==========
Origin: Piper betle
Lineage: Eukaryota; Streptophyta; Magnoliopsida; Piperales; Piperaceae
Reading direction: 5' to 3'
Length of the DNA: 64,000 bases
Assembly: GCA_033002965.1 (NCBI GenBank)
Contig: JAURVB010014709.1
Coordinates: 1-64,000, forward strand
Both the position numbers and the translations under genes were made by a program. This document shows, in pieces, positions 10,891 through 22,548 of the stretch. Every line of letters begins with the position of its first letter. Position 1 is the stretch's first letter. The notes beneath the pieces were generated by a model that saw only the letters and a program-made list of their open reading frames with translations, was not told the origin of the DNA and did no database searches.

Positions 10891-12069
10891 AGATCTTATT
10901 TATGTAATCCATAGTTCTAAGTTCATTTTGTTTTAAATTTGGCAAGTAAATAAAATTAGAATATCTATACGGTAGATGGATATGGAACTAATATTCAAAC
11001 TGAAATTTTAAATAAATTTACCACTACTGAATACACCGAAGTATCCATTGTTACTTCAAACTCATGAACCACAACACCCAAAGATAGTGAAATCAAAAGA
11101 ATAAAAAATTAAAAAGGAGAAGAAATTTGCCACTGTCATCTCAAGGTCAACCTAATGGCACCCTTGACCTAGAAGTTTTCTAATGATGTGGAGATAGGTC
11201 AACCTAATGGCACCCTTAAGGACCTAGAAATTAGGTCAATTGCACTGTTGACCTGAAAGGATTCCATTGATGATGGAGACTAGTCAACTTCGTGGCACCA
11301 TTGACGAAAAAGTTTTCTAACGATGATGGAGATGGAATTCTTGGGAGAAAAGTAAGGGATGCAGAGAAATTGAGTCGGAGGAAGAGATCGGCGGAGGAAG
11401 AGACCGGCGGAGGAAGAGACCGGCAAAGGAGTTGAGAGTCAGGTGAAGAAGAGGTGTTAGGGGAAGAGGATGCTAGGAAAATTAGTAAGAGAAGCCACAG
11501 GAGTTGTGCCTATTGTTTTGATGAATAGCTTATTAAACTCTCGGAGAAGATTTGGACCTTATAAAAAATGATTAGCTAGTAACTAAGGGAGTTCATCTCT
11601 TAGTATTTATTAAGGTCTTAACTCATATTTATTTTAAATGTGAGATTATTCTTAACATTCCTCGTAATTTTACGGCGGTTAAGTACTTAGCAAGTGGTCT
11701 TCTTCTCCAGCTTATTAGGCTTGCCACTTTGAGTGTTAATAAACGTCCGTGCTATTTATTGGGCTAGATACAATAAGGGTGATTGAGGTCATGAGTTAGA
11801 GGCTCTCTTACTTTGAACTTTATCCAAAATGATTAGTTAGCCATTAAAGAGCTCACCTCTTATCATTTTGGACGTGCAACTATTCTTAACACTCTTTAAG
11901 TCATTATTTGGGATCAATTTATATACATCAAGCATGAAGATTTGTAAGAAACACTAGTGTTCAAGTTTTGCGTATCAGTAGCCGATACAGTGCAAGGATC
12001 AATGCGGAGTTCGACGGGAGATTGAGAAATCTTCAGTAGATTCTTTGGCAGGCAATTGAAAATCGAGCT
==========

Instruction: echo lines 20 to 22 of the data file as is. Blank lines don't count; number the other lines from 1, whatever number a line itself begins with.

11801 GGCTCTCTTACTTTGAACTTTATCCAAAATGATTAGTTAGCCATTAAAGAGCTCACCTCTTATCATTTTGGACGTGCAACTATTCTTAACACTCTTTAAG
11901 TCATTATTTGGGATCAATTTATATACATCAAGCATGAAGATTTGTAAGAAACACTAGTGTTCAAGTTTTGCGTATCAGTAGCCGATACAGTGCAAGGATC
12001 AATGCGGAGTTCGACGGGAGATTGAGAAATCTTCAGTAGATTCTTTGGCAGGCAATTGAAAATCGAGCT